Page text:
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What’s Really Wrong with Thames Water?

What’s Really Wrong with Thames Water?

Following the Thames Water debacle,…

Norway Considers Opening Huge Area To Deep Sea Mining

Norway’s government plans to submit to Parliament in the coming weeks plans to open a large area to deep sea mining as it seeks to access and extract critical minerals from the seabed.

The government has prepared an impact assessment which was open for comments until the end of January this year. The Petroleum and Energy Ministry now plans to submit a report and a plan to open a Germany-size area to deep sea mining to Parliament, which is expected to vote on the proposal this autumn.  

The plan has drawn opposition from environmental groups and the fishermen’s association.

The government and the Norwegian Petroleum Directorate (NPD) believe that deep sea mining could become an important new industry in Norway and could help raise supply of metals key to the energy transition.                   

Deep sea mining could help Europe meet the “desperate need for more minerals, rare earth materials to make the transition happen,” Amund Vik, state secretary in Petroleum and Energy Ministry, told the Financial Times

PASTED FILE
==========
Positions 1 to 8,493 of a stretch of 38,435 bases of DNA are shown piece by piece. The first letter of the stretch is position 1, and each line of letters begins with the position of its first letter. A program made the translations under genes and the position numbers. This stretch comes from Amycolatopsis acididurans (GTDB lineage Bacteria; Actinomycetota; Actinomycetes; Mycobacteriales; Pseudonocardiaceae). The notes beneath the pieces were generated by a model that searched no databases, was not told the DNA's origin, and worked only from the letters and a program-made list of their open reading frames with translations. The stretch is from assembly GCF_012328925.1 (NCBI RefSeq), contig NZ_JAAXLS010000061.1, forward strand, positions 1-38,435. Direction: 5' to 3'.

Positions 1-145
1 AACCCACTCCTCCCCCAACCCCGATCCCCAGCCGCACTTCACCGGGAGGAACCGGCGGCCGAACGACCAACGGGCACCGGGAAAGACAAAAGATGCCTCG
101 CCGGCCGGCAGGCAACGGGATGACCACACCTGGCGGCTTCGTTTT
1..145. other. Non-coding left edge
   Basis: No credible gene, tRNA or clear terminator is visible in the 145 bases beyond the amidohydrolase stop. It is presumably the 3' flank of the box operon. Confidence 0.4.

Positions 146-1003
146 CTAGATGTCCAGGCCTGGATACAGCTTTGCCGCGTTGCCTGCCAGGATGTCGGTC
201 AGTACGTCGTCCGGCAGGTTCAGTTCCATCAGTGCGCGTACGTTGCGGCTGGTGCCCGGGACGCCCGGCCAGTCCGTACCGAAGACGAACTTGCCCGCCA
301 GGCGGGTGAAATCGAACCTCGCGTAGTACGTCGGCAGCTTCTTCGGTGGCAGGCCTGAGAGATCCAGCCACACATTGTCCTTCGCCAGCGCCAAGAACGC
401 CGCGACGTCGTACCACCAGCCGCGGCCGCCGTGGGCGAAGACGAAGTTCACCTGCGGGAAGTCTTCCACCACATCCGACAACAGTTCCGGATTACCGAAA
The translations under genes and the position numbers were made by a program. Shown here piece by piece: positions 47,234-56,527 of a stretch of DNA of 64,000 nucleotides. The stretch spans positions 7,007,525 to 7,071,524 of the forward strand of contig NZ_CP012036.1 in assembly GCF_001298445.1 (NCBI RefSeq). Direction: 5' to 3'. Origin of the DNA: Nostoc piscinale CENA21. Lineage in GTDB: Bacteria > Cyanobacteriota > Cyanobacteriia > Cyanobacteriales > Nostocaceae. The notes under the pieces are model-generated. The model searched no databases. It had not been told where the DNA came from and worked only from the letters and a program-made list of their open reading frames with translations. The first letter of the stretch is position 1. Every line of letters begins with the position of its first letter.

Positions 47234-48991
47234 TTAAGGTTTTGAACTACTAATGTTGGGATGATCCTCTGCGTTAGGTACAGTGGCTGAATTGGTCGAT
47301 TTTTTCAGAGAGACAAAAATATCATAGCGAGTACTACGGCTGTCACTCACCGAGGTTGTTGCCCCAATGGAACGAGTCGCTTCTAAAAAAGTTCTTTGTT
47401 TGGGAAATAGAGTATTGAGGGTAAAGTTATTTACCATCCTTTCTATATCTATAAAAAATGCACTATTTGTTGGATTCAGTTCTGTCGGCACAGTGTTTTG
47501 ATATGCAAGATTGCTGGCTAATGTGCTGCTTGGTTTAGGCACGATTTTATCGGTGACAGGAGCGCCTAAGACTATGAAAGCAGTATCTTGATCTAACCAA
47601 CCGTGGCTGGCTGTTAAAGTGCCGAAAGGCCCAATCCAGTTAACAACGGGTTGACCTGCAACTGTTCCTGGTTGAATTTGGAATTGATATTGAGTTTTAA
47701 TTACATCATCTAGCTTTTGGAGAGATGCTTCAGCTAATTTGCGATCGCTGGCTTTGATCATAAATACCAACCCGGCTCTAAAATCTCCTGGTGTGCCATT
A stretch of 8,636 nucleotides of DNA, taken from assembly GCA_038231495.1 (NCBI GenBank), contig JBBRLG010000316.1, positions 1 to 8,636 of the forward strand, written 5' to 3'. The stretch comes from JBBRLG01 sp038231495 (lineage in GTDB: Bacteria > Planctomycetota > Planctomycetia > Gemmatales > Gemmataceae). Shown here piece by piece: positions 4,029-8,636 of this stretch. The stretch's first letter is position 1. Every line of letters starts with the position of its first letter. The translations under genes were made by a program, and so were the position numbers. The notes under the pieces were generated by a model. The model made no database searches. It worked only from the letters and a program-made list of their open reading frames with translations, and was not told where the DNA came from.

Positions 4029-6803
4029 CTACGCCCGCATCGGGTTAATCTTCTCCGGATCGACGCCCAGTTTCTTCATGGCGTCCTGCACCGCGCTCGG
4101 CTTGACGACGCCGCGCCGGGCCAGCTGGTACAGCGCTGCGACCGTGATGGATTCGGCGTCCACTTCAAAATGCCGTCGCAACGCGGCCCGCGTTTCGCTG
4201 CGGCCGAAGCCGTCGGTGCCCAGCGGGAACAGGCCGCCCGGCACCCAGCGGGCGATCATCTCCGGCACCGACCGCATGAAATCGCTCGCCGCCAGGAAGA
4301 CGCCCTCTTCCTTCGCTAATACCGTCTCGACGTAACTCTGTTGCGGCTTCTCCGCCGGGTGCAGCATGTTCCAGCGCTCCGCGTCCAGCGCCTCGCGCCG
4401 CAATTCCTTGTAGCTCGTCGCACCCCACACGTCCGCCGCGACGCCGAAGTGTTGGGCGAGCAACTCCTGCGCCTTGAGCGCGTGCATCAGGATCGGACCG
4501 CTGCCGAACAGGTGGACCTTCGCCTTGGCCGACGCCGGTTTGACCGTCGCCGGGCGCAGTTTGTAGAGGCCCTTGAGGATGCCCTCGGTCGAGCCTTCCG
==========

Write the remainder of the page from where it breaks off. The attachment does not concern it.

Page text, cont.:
Early this year, the Norwegian Petroleum Directorate issued a resource assessment, in which it said that there were “substantial resources on the Norwegian shelf.”

Copper, zinc, manganese, cobalt, rare earth minerals, and other critical minerals could be found on the Norwegian seabed, according to the report, which noted that “The NPD’s assessment is that the resources in place are significant. For several of the metals, the mineral resources compare to many years of global consumption.”

Still, the NPD noted that “It remains to be seen whether the areas will be opened, and whether production can be profitable from a financial standpoint.”

At the end of the consultation period in January, Norway’s Fishermen’s Association said that the impact assessment had “significant shortcomings” on the impact on environment and fisheries. The government’s assessment “is not a good enough decision-making basis to authorize a possible opening of large parts of the Norwegian Sea for deep sea mining.”

WWF’s Norwegian chapter, Greenpeace, and other environmental organizations called on the government to halt the process of opening the shelf to deep sea mining as the assessment has many unanswered questions about the consequences of exploration and extraction on the Norwegian economy, climate, and seabed habitat.   

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By Tsvetana Paraskova for Oilprice.com

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  • George Doolittle on June 09 2023 said:
    Technological challenges are immense but presumably no worse than trying to mine asteroids.

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